Understanding your insurance premium

Your insurance premium can change year to year but it’s not always easy to understand why. To help make this a little clearer, we’ve provided some information about what components make up your insurance premium, and why the cost of cover in New Zealand is increasing.

What makes up your insurance premium

The policy premium (which is the amount you pay us) is made up of several different components: the Tower premium, levies we collect on behalf of the Government, and GST.

To help you understand where your money goes, let’s look at a breakdown of the costs for an average suburban house.



Tax (GST)

Your premium includes a 15% Goods and Services Tax on the amount owing.

Tower Premium

This is the money we use to pay your claims and other costs to run our business. We also need to pay our insurance - it's called reinsurance.

Insurance Premium infographic

An average suburban house in Hamilton


Earthquake Commission (EQC) Levy

This contributes to EQC's earthquake and natural disaster cover. We collect this on behalf of the Government and pay it directly to EQC.

Fire Service Levy

The levy covers most of the work that Fire and Emergency New Zealand does, including putting out fires, educating the public and attending vehicle incidents. We collect this levy on behalf of the Government and pay it directly to Fire and Emergency New Zealand.

Tax (GST)

Your premium includes a 15% Goods and Services Tax on the amount owing.

Tower Premium

This is the money we use to pay your claims and other costs to run our business. We also need to pay our insurance - it's called reinsurance.

Earthquake Commission (EQC) Levy

This contributes to EQC's earthquake and natural disaster cover. We collect this on behalf of the Government and pay it directly to EQC.

Fire Service Levy

The levy covers most of the work that Fire and Emergency New Zealand does, including putting out fires, educating the public and attending vehicle incidents. We collect this levy on behalf of the Government and pay it directly to Fire and Emergency New Zealand.

Why is the cost of insurance going up?

As a responsible business we need to make sure we’re in a strong position to be able to help our customers when they need us the most. The price we charge needs to accurately reflect the costs involved in providing insurance cover. We continuously review our pricing to fairly reflect this, and it means your premium can change too.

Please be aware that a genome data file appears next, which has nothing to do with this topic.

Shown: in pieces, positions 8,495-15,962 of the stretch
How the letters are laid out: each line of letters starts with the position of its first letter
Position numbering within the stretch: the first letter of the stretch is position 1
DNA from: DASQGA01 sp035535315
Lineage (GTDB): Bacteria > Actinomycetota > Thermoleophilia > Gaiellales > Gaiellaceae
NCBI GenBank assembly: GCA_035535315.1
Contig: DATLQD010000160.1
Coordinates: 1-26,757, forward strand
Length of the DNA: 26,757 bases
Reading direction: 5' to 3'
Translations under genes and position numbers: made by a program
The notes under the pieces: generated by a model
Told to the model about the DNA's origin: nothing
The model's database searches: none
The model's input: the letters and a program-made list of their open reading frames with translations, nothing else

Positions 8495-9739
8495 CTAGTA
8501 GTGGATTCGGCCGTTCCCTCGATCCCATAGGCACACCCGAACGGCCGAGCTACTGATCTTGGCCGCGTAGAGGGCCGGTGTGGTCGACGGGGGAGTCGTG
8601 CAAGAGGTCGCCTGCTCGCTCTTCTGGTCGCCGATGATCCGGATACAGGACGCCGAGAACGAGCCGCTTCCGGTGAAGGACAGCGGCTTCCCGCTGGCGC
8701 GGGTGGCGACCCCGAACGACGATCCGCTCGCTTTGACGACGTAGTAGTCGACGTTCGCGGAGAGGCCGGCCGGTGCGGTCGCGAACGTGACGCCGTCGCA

Your insurance premium is based on a number of things specific to you such as your claims history and the type of asset you own. It’s also influenced by other components that contribute to the rising cost of providing insurance in New Zealand. We’ve summarised some of them here.

House and Contents Insurance

  • More bad weather and natural events

    Ongoing bad weather and natural disaster events around New Zealand, including “weather-bomb” storms, floods and earthquakes, have resulted in an increase in the number of claims. The Insurance Council of New Zealand forecasts 2017 to be the most expensive year for insurers for weather and disaster related events in nearly 50 years1.

    We have absorbed these costs for as long as we could but need to share these expenses to make sure we collect enough premium to cover the cost of claims.

  • Rising building costs

    Building costs are rising and insurance premiums are changing to keep up with this increase. The latest data from QV costbuilder shows the average cost of building a home in New Zealand’s four largest cities has increased by 25.5% since 20072.

    Regulatory changes can also affect the costs of repairing or rebuilding your home. For example, new Health and Safety regulations introduced with the Health and Safety at Work Act 2015 have meant increased compliance costs for building repairs and more on-site safety requirements.

  • The items we own

    The nature of what we own is changing and items tend to be more expensive. For example, things like smartphones and other tech that were previously luxury items are now essentials for our everyday life. They’re expensive to replace and there’s more opportunity for that type of stuff to get lost, stolen or broken.